Planning and Execution – Ground Rule #1

This is the next in a series of posts that will describe what the CEO of the Reliance Electric Company thought about basic commitments, how the organization was going to operate and ground rules for managers. Once again, all the content of this article is based on the work of B. Charles Ames as outlined in his management manifesto titled Basic Management Concepts dated January 14, 1974.

Planning and Execution – Ground Rule #1 – Good Planning. Great Execution

Good planning is the key to successful results. A good plan is like a GPS app. You start at Point A, choose a destination and the app maps a simple, straightforward course between Point A and Point B. Your GPS helps you get back on course when you make a wrong turn. It allows you to take a side trip should you choose. Without your GPS…your plan…you are flying blind.

The plan must be in writing. Many small business owners claim to have the plan in their head. Unless the people in the rest of the organization are mind readers, a plan that is not in writing does not exist. It is the discipline of writing the plan that helps to identify blind spots and allows critical feedback during the planning process.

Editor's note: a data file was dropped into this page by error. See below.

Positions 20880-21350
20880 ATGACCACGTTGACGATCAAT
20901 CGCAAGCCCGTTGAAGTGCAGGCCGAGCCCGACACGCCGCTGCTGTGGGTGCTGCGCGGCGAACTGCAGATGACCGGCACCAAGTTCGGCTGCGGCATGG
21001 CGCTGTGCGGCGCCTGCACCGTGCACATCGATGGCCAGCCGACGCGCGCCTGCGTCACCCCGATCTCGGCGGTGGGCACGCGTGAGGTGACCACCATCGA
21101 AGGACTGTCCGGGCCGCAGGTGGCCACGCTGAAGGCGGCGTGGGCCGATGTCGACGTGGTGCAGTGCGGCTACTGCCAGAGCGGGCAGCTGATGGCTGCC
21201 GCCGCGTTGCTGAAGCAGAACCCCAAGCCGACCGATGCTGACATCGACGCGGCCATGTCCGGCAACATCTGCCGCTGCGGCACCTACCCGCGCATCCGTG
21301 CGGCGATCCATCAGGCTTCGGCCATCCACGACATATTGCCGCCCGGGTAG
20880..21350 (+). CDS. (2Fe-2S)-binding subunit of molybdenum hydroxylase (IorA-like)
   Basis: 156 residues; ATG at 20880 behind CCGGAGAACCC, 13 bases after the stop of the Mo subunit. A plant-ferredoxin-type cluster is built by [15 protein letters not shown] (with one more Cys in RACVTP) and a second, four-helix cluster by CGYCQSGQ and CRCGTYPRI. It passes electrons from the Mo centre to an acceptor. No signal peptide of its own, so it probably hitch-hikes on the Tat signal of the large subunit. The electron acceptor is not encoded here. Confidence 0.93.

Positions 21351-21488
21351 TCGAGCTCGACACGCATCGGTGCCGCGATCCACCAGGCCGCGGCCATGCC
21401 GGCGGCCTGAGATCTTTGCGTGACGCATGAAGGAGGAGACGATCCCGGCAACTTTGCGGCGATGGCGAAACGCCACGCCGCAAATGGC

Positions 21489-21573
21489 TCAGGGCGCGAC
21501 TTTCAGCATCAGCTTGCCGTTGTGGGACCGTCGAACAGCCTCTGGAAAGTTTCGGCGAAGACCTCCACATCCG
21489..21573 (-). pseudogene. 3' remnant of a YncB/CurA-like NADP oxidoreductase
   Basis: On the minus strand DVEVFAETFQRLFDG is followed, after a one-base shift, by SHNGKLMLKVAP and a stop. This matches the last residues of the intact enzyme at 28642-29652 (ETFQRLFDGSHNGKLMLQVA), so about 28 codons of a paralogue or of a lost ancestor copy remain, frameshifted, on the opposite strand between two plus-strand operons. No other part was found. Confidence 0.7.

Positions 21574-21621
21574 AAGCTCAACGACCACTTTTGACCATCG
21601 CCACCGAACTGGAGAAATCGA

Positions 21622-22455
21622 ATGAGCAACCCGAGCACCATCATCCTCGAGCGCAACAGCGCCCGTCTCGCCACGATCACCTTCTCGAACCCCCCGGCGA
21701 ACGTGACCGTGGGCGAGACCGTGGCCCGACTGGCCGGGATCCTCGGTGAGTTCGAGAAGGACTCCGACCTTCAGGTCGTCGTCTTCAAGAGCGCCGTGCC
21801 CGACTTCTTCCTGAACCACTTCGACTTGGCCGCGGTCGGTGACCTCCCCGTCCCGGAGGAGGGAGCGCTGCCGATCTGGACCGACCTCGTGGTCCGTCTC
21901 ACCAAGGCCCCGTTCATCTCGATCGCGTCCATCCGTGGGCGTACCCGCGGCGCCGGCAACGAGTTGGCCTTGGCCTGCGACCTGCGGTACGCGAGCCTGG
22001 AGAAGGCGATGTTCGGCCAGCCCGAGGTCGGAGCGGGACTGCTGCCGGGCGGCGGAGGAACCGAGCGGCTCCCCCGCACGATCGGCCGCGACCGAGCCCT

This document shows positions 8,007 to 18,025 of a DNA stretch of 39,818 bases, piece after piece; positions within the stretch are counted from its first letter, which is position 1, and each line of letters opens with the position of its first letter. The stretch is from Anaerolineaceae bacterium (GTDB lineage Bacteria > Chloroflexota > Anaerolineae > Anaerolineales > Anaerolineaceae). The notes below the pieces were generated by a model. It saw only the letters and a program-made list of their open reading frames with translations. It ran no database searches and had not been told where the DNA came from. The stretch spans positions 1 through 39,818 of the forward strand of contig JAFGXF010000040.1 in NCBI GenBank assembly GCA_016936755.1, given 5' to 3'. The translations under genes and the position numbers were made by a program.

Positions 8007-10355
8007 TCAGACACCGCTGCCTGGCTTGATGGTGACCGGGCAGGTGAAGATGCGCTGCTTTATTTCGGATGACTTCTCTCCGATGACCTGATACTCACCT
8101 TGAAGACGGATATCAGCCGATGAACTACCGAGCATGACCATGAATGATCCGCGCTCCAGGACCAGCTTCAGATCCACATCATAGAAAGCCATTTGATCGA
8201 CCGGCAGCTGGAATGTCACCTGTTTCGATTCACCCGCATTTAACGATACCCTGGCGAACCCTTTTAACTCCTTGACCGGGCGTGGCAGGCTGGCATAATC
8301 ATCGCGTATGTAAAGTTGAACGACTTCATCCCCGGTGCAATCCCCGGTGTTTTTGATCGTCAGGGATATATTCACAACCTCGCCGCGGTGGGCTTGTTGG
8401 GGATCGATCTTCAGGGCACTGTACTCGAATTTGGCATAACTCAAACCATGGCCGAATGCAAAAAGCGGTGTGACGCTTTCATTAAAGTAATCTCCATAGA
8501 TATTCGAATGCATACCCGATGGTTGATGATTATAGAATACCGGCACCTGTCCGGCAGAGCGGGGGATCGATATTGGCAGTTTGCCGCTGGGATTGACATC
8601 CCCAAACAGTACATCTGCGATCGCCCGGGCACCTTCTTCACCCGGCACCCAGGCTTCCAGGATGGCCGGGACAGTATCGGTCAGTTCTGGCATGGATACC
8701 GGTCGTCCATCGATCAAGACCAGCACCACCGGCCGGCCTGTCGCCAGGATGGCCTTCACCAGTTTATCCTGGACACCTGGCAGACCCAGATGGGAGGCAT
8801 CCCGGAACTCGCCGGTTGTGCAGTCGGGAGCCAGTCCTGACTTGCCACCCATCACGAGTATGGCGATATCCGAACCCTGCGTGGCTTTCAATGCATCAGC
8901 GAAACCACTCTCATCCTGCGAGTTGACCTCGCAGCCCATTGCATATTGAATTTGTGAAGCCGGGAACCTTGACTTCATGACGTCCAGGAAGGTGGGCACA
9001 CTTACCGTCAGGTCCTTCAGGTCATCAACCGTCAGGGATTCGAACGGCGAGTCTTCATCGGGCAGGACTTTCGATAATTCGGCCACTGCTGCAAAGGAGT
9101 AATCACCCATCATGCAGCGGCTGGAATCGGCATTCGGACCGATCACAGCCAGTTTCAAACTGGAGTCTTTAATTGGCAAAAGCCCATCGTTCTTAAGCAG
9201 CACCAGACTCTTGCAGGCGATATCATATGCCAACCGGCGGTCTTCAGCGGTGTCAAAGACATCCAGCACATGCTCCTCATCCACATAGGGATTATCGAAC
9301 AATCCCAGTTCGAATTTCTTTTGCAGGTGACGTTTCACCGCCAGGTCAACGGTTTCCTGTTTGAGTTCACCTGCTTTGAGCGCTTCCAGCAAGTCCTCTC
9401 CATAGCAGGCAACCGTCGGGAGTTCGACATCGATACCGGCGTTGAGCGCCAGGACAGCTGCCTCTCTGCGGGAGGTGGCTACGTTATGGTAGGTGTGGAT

A business plan does not need to be elaborate. No need to worry about sentence structure. Don’t get hung up on the format. And, no matter how complex, a good plan that has been thought through properly can be summarized in a few paragraphs. Yes, keep it simple.

Planning alone, however, accomplishes nothing. People have to do things to get things done. Execution is critical. Further, according to Ames, “A Grade “B” plan properly executed will yield better results than a Grade “A” plan weakly executed every time.”

Or, as General George Patton put it, “A good plan violently executed right now is far better than a perfect plan executed next week.”

The danger of becoming so caught up in the planning process that nothing gets accomplished is real. It is important to understand that 90% of the benefit from the planning process comes from the first 20% of the planning process effort. The next 80% of the effort simply makes people feel good. It also stands in the way of getting on with the real work that needs to be done.

B. Chuck Ames and his wife Jay currently manage the Ames Family Foundation. They divide their time between a home in Vero Beach, Florida and a second home in a suburb of Cleveland.


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